So what are the games? Well, perhaps surprisingly, they're pretty creative and cool. Guesstures involves playing charades while in a harness high above the studio; Boggle sees the families jumping from square to square on a floor size letter board. That's not to say all the games are winners - Cranium amounts to little more than a bog standard quiz, and it won't be long before Connect Four (in which the families must toss color-coded balls into a giant version of the namesake game's board) gets old - but the ones that work outweigh the ones that don't (and looking at other game shows with rotating rounds - such as The Price Is Right - do you like every game in rotation?)

The set's quite large and impressive, Todd Newton can host just about anything, and the prize budget is amazing for a brand new kids cable channel; not only do both families keep their money, but the winner of each game gets an extra bonus prize. In short, Hasbro clearly put a lot more effort into this show than you'd expect from the description "Families play mini-games based on various board games." That's still not a great premise for a game show, but if you must go with it, this is about as good as it could be done.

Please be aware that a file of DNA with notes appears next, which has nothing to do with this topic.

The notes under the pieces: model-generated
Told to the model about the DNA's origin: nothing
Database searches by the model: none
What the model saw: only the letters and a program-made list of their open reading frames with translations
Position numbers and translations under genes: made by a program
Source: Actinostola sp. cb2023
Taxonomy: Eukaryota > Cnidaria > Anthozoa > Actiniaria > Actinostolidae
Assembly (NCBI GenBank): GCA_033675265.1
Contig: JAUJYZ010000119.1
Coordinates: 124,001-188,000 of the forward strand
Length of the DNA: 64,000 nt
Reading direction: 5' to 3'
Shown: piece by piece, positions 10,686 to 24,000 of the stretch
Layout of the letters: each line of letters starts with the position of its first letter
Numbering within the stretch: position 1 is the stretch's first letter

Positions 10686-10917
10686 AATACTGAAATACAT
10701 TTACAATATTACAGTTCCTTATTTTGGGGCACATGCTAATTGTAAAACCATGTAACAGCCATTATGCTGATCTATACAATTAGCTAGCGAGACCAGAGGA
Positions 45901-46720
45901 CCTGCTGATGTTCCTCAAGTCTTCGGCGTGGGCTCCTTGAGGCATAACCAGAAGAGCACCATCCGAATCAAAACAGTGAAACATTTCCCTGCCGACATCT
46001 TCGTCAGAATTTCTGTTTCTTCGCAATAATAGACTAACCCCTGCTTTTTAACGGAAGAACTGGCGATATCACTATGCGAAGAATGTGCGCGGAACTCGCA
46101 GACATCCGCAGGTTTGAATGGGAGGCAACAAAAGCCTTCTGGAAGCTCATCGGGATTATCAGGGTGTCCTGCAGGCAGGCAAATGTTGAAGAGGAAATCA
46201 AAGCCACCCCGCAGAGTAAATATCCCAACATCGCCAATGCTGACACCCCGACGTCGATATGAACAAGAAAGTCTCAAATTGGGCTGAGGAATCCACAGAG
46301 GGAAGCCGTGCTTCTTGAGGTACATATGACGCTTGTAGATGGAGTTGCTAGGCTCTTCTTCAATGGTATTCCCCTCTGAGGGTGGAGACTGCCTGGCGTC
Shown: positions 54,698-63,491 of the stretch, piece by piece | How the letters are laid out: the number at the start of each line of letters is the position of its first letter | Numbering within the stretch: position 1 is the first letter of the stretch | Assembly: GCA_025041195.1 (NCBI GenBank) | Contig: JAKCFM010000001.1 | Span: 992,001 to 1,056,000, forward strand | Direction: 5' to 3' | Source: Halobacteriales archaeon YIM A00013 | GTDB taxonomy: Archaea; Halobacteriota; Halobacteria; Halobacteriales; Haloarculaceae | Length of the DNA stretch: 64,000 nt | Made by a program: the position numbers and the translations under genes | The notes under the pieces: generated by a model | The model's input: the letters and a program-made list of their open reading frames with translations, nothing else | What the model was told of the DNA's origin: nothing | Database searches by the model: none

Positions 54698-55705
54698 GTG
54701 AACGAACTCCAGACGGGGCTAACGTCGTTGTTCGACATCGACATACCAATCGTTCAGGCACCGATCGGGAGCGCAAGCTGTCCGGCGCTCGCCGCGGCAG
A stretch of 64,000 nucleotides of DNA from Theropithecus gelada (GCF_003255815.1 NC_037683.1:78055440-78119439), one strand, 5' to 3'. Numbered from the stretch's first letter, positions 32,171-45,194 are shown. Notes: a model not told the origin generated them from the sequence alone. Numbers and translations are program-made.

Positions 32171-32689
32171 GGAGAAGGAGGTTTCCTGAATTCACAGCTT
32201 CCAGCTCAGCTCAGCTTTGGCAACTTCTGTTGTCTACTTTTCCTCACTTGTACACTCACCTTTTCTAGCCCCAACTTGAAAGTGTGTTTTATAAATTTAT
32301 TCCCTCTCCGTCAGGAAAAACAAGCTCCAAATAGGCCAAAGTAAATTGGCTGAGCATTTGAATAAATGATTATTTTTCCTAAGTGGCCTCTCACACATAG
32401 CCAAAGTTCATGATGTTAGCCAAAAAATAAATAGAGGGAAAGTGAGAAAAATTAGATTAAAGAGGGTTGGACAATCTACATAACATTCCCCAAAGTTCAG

So we come to Pictureka, which premiered October 11. The show opens with an animated opening sequence and a pretty bad lyrical theme song -something like "Pictureka...Find It Fast...Find It First..." Cory Almeida (a comedian, as far as I can tell) plays host to two families (one parent and two kids). Yet again, we don't learn these families' real last names; they are known on this show simply by team colors (the premiere was the green team versus the yellow team). Each family is introduced via an incomprehensible animation that is apparently supposed to represent their interests. They are there to play what essentially amounts to a hidden picture game - Cory starts at the start of the show that the object is to collect fish to feed the show's penguin mascot, but this theming doesn't seem to extend beyond referring to each family's score, for the entire show, as being in "fish points." At the beginning of the show, in one of the dumbest opening rounds you can possibly imagine, the families are given fifteen seconds to just run around grabbing fish point coupons from the hands of audience members.